It was called Hill 205. The small Ranger company was told to take and hold the hill. They did that as long as they could but Ralph Puckett and his men had to go through hell to do it. Waves of Chinese attackers had him calling in very close artillery strikes. He lay there, unable to move after three wounds, watching the Chinese bayonet wounded Rangers. Then two figures charged up the hill.
After contracting a deadly illness, Gene Owen is saved by an observant medic and sent to a military hospital in Yeongdeungpo, where he is diagnosed with hemorrhagic fever. Soon after, he is rotated back home, reunites with his family, and returns to school. For Gene's actions in Korea, he was awarded a Silver Star, Bronze Star, and two Purple Hearts.
Ron Clark remembers when the Chinese would attack and how the strategies between American and Chinese differed. He also explains one detailed account of an American casualty during battle and his own major injury that permanently disabled his eyesight.
The day he received his master's degree from Texas A&M, Roy Dugger found orders in his mailbox recalling him from the reserve to active duty. North Korea had moved on the South. Assigned as a forward observer, he had to go ashore and spot targets for the big naval guns. His career at this was very short. (This interview made possible with the support of COL ROBERT W. RUST, USMCR (ret.) in honor of LtGen Lawrence Snowden & LtGen George Christmas.)
Roy Dugger, blessed with a long career in the Navy and as an educator, reveals his thoughts on the three wars of his lifetime. He laments that we ever got involved in Vietnam and he greatly regrets not winning the Korean War. (This interview made possible with the support of COL ROBERT W. RUST, USMCR (ret.) in honor of LtGen Lawrence Snowden & LtGen George Christmas.)
After the treaty had been signed, Harold Maples and his regiment were responsible for setting up a no man's land. In processing enemy soldiers, he found that the brutal Korean winters were equally hard on the North Koreans and Chinese, who were barely equipped to handle them.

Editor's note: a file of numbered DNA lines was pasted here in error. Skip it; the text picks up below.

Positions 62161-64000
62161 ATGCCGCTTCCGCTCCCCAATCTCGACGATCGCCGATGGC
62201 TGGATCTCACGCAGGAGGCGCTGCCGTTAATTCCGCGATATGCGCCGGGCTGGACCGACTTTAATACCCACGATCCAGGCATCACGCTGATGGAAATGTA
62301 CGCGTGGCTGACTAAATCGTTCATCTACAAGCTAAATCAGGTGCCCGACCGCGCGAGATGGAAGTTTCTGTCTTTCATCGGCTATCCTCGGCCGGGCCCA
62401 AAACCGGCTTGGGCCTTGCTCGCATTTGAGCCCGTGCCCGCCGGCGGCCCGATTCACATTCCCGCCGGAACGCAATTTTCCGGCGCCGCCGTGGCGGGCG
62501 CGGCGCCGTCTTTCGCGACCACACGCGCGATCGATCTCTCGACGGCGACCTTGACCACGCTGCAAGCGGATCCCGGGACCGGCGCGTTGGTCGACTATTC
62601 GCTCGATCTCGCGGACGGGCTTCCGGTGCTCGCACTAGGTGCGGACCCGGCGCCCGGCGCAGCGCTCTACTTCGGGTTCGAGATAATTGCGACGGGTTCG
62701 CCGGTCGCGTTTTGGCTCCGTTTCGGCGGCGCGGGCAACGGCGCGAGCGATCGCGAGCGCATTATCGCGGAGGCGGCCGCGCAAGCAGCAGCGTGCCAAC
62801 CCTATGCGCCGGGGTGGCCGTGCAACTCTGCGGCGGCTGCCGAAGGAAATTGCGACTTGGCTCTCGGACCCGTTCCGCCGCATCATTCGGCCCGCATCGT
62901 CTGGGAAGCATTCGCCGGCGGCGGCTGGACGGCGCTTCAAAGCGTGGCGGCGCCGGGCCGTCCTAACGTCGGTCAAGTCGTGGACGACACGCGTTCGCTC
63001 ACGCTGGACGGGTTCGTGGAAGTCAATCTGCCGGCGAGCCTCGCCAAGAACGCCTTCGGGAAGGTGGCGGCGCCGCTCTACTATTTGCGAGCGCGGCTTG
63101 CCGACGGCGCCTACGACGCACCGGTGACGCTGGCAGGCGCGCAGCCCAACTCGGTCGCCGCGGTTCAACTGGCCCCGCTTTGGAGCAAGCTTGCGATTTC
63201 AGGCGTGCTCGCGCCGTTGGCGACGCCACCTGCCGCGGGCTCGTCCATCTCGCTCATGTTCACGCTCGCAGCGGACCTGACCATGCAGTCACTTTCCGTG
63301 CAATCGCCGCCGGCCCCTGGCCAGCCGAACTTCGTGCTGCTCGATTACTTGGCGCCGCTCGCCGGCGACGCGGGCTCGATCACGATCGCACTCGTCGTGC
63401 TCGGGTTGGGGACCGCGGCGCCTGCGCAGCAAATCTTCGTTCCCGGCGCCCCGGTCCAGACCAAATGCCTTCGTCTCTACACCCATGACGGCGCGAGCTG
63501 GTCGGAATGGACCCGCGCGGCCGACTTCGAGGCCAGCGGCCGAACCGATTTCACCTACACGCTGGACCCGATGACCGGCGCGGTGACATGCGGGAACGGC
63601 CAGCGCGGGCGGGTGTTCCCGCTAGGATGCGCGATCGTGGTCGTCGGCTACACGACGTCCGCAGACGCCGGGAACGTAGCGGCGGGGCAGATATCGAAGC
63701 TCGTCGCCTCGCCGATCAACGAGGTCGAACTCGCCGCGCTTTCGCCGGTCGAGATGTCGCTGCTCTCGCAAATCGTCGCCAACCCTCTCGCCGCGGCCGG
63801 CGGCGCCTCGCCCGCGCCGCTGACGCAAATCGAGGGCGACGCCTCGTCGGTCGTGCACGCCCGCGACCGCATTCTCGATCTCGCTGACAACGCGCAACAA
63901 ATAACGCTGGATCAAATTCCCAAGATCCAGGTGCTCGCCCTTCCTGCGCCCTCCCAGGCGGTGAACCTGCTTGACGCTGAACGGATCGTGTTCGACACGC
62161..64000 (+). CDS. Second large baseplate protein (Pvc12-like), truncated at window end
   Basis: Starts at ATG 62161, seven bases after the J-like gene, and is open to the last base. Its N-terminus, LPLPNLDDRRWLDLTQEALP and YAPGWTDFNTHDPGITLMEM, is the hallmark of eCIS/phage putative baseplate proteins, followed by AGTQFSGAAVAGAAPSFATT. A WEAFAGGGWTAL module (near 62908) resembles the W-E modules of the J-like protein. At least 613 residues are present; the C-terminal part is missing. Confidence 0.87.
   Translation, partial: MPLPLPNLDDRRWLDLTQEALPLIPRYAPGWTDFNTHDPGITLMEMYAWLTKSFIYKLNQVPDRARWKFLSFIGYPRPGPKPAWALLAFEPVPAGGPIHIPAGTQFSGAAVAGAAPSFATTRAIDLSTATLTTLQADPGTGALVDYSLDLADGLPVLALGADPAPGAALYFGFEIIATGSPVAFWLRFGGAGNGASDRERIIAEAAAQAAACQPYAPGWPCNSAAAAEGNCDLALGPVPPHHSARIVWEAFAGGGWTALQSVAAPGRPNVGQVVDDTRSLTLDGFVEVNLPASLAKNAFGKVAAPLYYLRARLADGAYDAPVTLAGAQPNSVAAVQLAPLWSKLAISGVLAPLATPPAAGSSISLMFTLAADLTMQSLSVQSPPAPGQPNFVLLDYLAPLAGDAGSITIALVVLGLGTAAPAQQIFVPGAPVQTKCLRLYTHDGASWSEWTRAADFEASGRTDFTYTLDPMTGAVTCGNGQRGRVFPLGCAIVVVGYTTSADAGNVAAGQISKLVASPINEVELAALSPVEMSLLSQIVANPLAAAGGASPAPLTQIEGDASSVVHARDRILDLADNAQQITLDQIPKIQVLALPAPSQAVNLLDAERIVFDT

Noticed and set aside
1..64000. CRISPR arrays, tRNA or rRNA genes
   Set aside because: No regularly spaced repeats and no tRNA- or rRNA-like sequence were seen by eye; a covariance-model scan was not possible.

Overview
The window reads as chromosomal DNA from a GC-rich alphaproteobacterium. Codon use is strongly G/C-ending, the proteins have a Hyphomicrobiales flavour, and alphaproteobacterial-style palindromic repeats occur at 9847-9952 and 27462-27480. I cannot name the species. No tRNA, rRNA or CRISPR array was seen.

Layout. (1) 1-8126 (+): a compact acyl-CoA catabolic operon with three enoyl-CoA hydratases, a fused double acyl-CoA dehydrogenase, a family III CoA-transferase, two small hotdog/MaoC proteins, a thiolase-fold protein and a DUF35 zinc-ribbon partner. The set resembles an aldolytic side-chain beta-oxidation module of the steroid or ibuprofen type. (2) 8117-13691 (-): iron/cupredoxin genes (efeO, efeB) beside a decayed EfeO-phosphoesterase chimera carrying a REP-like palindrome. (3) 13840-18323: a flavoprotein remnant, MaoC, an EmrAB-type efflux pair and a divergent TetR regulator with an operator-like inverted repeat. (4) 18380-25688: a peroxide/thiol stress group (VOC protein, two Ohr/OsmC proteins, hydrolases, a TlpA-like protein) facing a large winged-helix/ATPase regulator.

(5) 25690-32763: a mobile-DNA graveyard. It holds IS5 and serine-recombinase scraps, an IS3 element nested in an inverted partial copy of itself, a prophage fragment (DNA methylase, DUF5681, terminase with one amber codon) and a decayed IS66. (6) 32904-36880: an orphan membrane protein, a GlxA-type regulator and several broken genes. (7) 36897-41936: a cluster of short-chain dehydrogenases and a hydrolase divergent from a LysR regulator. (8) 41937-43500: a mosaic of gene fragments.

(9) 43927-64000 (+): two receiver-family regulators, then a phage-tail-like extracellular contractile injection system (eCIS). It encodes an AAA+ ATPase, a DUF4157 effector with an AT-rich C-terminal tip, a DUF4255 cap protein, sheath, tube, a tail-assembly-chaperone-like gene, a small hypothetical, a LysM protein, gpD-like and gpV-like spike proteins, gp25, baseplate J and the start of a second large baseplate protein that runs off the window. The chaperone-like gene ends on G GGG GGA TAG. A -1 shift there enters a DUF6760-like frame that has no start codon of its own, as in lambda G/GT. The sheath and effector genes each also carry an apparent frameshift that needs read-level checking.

After his recovery from a serious wound, Roy Dugger spent the rest of the Korean War ashore in Pearl Harbor. His education background made him perfect for the administrative job with the 14th Naval District. He had to decline a commission because he would have made less money than he did as a Chief Petty Officer. (This interview made possible with the support of COL ROBERT W. RUST, USMCR (ret.) in honor of LtGen Lawrence Snowden & LtGen George Christmas.)
While fighting in the Chosin Reservoir, Martin Overholt and his regiment faced steady fire from the Chinese. Facing combat brings out the toughest instincts in a soldier, which Overholt experienced firsthand.
After arriving in Koto-ri, Martin Overholt and his regiment were forced to bury a large group of their fellow soldiers after they become too difficult transport. After a long stint out in combat, they left there to their evacuation point of Hungnam. After getting new replacements, the 1st Marine Division was sent back out into the fighting. (Part 2)
Growing up splitting time between China and the United States, Martin Overholt decided to join the Marine Corps in the hoped of being able to travel more. While fighting in Korea, he sometimes had to fight against the Chinese, which felt strange since he had grown up with them.
His father was a coal miner in Nova Scotia and it shortened his life, so Ralph McKay did not go into the mines, he joined the army as soon as he was eligible at seventeen. He was assigned to the Royal Canadian Regiment, the oldest unit in Canada, and then to jump school. His first jump was memorable.